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Thursday, September 1, 2016

Hey Hey My My


Once upon a time, I remember getting a Captain Kangaroo record for my birthday which I was allowed to play on a portable record player in our basement.  I was thrilled. I started combing the house for music, ransacking my brother's rock n roll as well as my father's forgotten 45s. Finally I ventured out and bought my own vinyl which was a different rite of passage altogether. I started out humbly enough with a 45 of "Uncle Albert."  I even put my name on the front so it wouldn't get lost at some frenzied slumber party which it never did.


The cassette and 8 track tapes that followed never had the charm and artwork of the album, but wow, what joy and power it gave us.  Cars were transfigured into our own private concert halls.


And don't get me started on mix tapes. We were suddenly free to make up our own segways culling this song or that from albums.  My College Park housemates and I were all into it. Alan provided the Doghouse with a near professional reel to reel soundtrack, while Dougal was amassing enough live recordings of the Dead to cover his bedroom wall, and Chauncy turned me onto innumerable bands which I first heard blasting out of his second story window on Guildford Road.


Tapes were presents, tapes were apologies. They were vital for road trips, break ups and celebrating just about anything. When the CD came along claiming superiority, I howled in dismay. NO. I wasn't going there. I dug my heels in for years, but finally succumbed to that overwhelming tide thinking there was no turning back. Boy, was I wrong.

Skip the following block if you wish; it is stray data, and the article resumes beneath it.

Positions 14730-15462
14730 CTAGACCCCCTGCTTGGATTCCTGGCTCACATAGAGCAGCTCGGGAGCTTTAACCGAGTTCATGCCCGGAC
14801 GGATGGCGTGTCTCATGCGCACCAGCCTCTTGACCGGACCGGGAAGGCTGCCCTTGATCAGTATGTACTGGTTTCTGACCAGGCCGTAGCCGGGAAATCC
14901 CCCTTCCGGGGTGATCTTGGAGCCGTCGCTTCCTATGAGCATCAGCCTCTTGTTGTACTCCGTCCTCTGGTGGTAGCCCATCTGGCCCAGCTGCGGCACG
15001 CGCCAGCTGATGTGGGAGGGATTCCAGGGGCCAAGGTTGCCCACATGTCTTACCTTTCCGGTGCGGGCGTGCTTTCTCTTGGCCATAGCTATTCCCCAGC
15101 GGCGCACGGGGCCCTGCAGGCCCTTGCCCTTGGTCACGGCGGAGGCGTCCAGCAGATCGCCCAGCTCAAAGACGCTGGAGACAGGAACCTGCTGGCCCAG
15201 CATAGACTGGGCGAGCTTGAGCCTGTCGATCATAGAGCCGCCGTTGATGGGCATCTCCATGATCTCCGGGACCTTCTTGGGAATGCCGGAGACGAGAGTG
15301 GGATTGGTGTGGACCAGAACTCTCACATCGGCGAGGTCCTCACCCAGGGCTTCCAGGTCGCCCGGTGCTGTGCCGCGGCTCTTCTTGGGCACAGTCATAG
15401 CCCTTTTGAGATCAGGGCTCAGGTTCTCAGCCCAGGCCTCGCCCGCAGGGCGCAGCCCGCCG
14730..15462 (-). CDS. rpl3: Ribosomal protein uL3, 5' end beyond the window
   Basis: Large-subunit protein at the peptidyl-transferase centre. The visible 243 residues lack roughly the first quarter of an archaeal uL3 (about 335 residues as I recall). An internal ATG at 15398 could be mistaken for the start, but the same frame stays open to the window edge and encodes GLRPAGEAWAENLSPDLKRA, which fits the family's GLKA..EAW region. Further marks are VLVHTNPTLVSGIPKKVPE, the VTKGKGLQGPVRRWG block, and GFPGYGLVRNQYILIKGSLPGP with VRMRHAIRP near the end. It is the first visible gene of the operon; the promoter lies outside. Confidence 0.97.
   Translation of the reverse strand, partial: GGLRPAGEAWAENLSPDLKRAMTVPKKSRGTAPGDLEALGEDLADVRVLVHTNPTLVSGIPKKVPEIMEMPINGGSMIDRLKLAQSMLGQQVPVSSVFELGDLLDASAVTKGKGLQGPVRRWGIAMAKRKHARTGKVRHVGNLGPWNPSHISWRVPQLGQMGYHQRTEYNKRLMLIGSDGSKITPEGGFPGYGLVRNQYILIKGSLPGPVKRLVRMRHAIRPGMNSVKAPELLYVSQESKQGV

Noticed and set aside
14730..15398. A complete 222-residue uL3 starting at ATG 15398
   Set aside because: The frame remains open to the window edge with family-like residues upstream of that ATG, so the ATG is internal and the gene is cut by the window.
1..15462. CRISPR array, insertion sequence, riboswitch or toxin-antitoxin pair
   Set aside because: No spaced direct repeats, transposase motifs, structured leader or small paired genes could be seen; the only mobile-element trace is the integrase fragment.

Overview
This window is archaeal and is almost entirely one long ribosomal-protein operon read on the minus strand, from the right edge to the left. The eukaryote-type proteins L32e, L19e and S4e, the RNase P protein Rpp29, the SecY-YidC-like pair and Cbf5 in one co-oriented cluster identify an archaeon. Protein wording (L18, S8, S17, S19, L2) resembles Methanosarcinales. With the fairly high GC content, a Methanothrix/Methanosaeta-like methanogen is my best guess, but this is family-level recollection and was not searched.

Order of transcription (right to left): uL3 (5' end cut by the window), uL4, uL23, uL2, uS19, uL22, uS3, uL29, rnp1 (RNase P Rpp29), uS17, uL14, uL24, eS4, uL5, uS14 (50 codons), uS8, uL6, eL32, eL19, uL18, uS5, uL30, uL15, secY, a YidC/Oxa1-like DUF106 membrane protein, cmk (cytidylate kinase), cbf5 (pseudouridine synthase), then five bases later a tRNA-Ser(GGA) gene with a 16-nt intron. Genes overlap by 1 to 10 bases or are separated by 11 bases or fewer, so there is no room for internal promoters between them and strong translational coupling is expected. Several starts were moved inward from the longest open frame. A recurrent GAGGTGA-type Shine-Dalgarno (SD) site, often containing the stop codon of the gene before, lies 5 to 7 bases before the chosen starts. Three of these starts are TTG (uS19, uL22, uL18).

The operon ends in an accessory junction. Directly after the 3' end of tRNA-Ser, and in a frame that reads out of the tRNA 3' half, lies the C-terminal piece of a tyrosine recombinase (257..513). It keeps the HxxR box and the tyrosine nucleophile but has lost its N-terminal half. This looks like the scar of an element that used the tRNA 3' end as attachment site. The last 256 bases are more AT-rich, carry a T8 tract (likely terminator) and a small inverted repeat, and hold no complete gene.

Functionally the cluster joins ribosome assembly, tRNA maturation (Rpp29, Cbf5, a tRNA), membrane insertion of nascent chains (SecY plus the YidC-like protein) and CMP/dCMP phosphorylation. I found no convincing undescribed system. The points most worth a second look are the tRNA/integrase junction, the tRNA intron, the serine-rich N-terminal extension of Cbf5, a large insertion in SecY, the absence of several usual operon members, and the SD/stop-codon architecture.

Flash forward to now. What remains? Much to my surprise- all of the above. Despite Walkmen and iPods and blueteeth, vinyl has been reclaimed, and on a recent trip out West which included haunting record shops, I saw the good ole cassette tape in its own section clawing its way back as well.

Joe's Record Paradise, a DC tradition,  opened in 1974, and although they have moved numerous times, their clientele has always followed. Joe's is not just a store, but part of our history and has always attracted musicians and deejays as a hang out or even a place to play. Their latest home however, was almost derailed by the Man ( i.e. the Montgomery County Government.) The opening was seriously delayed by red tape and financial issues which still plague Johnson Lee. Please don't wait for "record store day" to drop by 8700 Georgia Avenue in downtown Silver Spring. Your patronage can help make sure rock n roll doesn't die- at least not in this little corner of the world.




1 comment:

  1. Yay! Music! Still have a bunch of tapes you haven't heard since College Park!

    ReplyDelete